Published: September 29, 2012
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ST. CROIX - Even as he stood before the judge on Friday, awaiting sentencing for killing another man, Shilohe Urgent maintained his innocence and pleaded for police to find the true killers.
Urgent's attorney, Yohanna Manning, had entered a no contest plea, in which defendants plead guilty to the charge because they say they realize that the evidence against them is such that a reasonable jury could find them guilty.
Manning told the court Friday that while Urgent pleaded guilty to voluntary manslaughter, he still maintains his innocence.
Despite Urgent's protestations of innocence, V.I. Superior Court Judge Harold Willocks sentenced him to 10 years.
In handing down the sentence, Willocks told Urgent that while he pleaded no contest to the charge, Urgent still was exposed to punishment as a straight guilty plea. He told Urgent his time in jail will give him a chance to turn his life around and push toward becoming someone in life.
The judge also advised Urgent that the time could be reduced to nine years if he shows the court by the end of March that he has registered for education programs in prison.
Urgent was arrested in July 2009 when he was 16 years old an charged with gunning down 43-year-old Stanislas McIntosh in the streets of Estate Campo Rico one month earlier.
According to police, McIntosh was shot once in the chest, and as he turned to run away, he was shot three more times in the back and once more as he lay helpless on the ground. The shooter then rode away on a bicycle, witnesses said.
Urgent was arrested and held in pre-trial custody as the case went through the process in Family Court. Months later, in October 2009, he was bound over at the age of 17 to face the charges as an adult. Following a bail hearing, he was released on bail and placed on house arrest.
Twice during Urgent's release, Willocks said, he violated his release conditions by violating his curfew. The second time, Urgent was shot in his shoulder and arms while riding a bicycle on the highway. Police suspect there was an exchange of fire.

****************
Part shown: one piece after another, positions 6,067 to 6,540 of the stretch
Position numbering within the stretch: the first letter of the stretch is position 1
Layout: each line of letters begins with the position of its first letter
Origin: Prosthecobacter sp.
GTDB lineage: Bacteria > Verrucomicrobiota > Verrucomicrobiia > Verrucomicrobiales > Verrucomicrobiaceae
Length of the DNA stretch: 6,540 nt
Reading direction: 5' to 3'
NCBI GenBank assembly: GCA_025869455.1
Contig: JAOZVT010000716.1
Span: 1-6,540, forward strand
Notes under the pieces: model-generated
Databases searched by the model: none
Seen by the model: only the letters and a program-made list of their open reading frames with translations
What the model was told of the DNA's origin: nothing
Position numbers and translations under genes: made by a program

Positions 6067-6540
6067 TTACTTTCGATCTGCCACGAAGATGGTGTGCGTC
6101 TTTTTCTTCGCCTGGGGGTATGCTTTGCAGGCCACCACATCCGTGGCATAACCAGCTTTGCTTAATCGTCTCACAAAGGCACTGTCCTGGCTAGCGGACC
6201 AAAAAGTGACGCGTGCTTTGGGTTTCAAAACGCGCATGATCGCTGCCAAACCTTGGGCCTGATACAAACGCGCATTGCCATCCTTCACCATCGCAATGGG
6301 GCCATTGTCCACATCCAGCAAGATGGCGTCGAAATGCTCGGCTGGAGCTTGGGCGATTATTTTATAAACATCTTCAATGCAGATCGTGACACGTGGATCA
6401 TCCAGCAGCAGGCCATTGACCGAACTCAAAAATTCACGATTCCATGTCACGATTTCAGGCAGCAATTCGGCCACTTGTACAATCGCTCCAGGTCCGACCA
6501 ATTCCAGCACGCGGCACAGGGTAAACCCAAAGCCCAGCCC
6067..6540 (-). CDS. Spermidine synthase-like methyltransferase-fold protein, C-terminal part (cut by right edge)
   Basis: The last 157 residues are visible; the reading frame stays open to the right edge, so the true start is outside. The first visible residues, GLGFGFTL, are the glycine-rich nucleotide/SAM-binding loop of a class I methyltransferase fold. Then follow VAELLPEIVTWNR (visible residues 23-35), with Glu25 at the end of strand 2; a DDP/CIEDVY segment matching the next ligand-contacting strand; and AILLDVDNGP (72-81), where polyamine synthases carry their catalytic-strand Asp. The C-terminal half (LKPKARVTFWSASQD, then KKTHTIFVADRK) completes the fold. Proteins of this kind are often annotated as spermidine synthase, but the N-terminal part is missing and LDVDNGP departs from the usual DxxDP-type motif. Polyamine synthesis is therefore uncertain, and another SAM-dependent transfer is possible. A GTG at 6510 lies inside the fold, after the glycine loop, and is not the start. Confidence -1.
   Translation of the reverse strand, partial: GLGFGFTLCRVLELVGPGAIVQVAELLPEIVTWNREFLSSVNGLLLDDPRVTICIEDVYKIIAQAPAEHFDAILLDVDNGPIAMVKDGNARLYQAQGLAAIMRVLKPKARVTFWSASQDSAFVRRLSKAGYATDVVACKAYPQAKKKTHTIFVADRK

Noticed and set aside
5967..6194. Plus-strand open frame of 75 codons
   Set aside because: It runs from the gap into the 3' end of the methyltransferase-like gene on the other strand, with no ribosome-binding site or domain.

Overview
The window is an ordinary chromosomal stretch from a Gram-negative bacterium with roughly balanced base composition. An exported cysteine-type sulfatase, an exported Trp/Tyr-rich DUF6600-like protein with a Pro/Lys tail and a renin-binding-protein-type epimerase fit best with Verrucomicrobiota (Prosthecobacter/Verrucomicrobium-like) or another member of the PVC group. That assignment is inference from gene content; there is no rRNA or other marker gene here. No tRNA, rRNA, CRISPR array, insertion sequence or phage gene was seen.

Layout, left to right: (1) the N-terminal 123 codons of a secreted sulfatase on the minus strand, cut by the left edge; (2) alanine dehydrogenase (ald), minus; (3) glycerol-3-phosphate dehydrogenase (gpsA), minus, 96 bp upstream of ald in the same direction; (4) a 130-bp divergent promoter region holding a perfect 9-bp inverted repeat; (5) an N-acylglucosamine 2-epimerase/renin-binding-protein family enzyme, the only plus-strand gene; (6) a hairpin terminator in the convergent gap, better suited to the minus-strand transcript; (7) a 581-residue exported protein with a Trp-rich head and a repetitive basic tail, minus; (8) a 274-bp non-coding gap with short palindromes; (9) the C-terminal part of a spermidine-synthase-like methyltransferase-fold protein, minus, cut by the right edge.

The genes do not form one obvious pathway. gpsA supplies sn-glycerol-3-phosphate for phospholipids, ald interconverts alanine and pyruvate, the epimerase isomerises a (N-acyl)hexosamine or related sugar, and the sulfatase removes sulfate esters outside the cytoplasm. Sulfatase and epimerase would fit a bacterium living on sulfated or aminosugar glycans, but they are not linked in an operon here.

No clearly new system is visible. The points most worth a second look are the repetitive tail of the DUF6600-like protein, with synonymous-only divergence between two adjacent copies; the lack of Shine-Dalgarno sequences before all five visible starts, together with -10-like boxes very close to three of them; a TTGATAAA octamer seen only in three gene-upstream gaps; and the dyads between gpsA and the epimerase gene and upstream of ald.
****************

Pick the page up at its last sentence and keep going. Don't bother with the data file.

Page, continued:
Since his release from the hospital after treatment for his injuries, Urgent was remanded to Golden Grove Adult Correctional Facility.
During Urgent's sentencing hearing, Manning said the eyewitness for the prosecution has an extensive criminal history and had been at Urgent's house within the hour of police executing the search warrant that netted the possible murder weapon under Urgent's mattress. "This was the perfect crime, where someone commits a crime, the crime was solved and someone else goes to jail for it," Manning said. "Mr. Urgent was arrested at 16 and is growing up in prison for a crime he did not commit."
Urgent addressed the court, telling the judge that he is innocent and being punished for a crime that he did not commit. He said he was wasting his life away in jail and wanted to go back to school and make something of his life.
"I did not do it. It was not me judge," Urgent said. "I took DNA and fingerprints for them to prove that it was not me, and nothing didn't come back."
Velma Urgent, the defendant's mother, testified in a slow steady voice, saying that she knows he is innocent because he was at home at the time of the shooting.
"I feel really bad for the victim. I'm sorry for him," she said. "But I don't know how they can say it was Shilohe that did it."
Assistant Attorney General Kippy Roberson said the prosecution's case was primarily based on statements from a convict who is serving time in a stateside prison, but he believes the statement is credible.
Roberson said that when Urgent's family was called to his office to offer any information on the case, they refused to cooperate with him.
"Any information they had could have been exculpatory," he said.
Roberson said the prosecution would have been able to sustain the case had it gone to trial.
Virgin McIntosh, the victim's mother, struggled to speak through tears as she described how her son's murder has affected her.
"He didn't deserve to die like that. He didn't do anything to anyone," she said. "He was shot in the back, pow, pow, pow, and it destroy everything inside of him."
She held on to the lectern before collapsing as a deputy marshal helped her away and her cries grew louder.
"Why Shilohe, why?" she asked. "What was his last words? Shilohe, what did he say?"
- Contact reporter Fiona Stokes at 714-9149 or email email@example.com.